With no other resources to deal with homeless people, US cities are increasingly calling for a legislative solution to get rid of the problem: criminalize street housing, with fines and jail terms.
The last city to pass such a law was Lacey in Washington state. The law, passed unanimously by the City Council, authorizes police to fine people who camp in public places at $ 1,000. And if they are criminally prosecuted, they can get 90 days in jail.
 Lacey created her law based on “models” already approved in other cities, including San Clemente (California), Centennial (Colorado) and Beaverton (Oregon). Generally, the promise of this type of law is that it will only be enforced if homeless shelter is available. But there is a distrust of that promise.
 In Hawaii's capital, Honolulu, a tourist paradise and supposedly the most homeless US city, police have been destroying makeshift tents and arresting people living in public places.
 In San Diego, California, a beach town, police destroyed tents and distributed quotes to residents seeking shelter, days before the city began its annual homeless count.
 Cities argue that such laws encourage homeless people to stay in shelters. Many homeless people argue that there are no beds available and no place to put their belongings.
 Opponents of these laws say that penalties for those who camp in public places - usually parks, plazas (often around town halls) - violate the Constitution, which prohibits cruel and unusual punishment.
 At least one federal court has already agreed with this argument. Judges at a California regional appeals court have ruled that fining homeless people for anything beyond their control - that they have no place to live but the street - is a cruel and unusual punishment. But they made one caveat:  Police can fine if space is available in shelters and people still sleep on the streets.
 Based on this decision, some cities have been appealing to the courts to get rid of homeless people. For example, Santa Cruz (California), also a beach town with a good tourist flow, has emptied camps in public places, with permission from a federal judge and the promise of handing out vouchers to (cheap) shelters and hotels in the area.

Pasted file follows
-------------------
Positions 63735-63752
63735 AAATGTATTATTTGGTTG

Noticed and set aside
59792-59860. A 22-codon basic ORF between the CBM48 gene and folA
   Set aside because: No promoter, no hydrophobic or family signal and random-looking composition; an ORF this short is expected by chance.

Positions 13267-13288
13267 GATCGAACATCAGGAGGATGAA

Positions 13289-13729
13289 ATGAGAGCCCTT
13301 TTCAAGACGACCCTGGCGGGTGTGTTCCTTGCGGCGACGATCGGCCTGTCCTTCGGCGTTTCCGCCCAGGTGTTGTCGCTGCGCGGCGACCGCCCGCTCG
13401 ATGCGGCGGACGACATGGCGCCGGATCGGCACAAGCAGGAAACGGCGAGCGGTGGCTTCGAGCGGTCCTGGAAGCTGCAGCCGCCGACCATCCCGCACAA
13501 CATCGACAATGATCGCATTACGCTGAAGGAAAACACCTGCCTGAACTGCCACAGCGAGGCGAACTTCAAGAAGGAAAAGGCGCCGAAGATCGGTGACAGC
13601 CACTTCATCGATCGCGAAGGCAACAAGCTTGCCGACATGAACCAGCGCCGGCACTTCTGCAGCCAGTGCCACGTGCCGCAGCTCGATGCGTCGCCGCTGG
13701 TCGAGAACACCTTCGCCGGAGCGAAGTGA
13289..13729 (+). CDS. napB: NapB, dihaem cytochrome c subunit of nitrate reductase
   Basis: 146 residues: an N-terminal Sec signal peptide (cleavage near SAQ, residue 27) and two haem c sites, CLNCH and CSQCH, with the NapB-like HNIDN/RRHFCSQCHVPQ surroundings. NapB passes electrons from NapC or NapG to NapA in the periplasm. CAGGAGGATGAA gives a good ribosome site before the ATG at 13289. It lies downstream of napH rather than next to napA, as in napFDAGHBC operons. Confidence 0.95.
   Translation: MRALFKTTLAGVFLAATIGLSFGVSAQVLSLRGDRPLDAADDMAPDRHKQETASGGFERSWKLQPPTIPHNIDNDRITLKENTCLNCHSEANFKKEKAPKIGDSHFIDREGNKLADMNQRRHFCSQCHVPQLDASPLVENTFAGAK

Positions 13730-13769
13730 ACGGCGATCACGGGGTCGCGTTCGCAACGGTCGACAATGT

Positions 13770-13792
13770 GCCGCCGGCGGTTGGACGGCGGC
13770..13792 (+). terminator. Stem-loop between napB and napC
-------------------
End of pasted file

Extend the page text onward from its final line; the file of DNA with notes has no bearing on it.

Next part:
In Oakland, California, police emptied a camp that housed more women and children, with the blessings of a federal judge. The magistrate argued that the ruling of the regional appeals court did not necessarily establish "the constitutional right to occupy public property indefinitely." Cities argue that by forcing homeless people off the streets, they offer shelter to them.
Indigence in the USA
 US Department of Housing and Urban Development statistics indicate that by 2018 there were 552,830 homeless people in the country - 17 of every 10,000 people. Of this total, 67% live alone. The remaining 33% are families with children.
 Among homeless homeless, 7% are young people under 25; 7% are war veterans; 18% are “chronically homeless” people; and the remaining group is made up of people with physical and mental disabilities.
 Most of the people alone (70%) are men. Whites represent 50% of the homeless population. The population of African Americans and Native Americans is smaller compared to the general population of the country. But the percentage is considerable if the basis of comparison is the number of blacks and natives living in the country.

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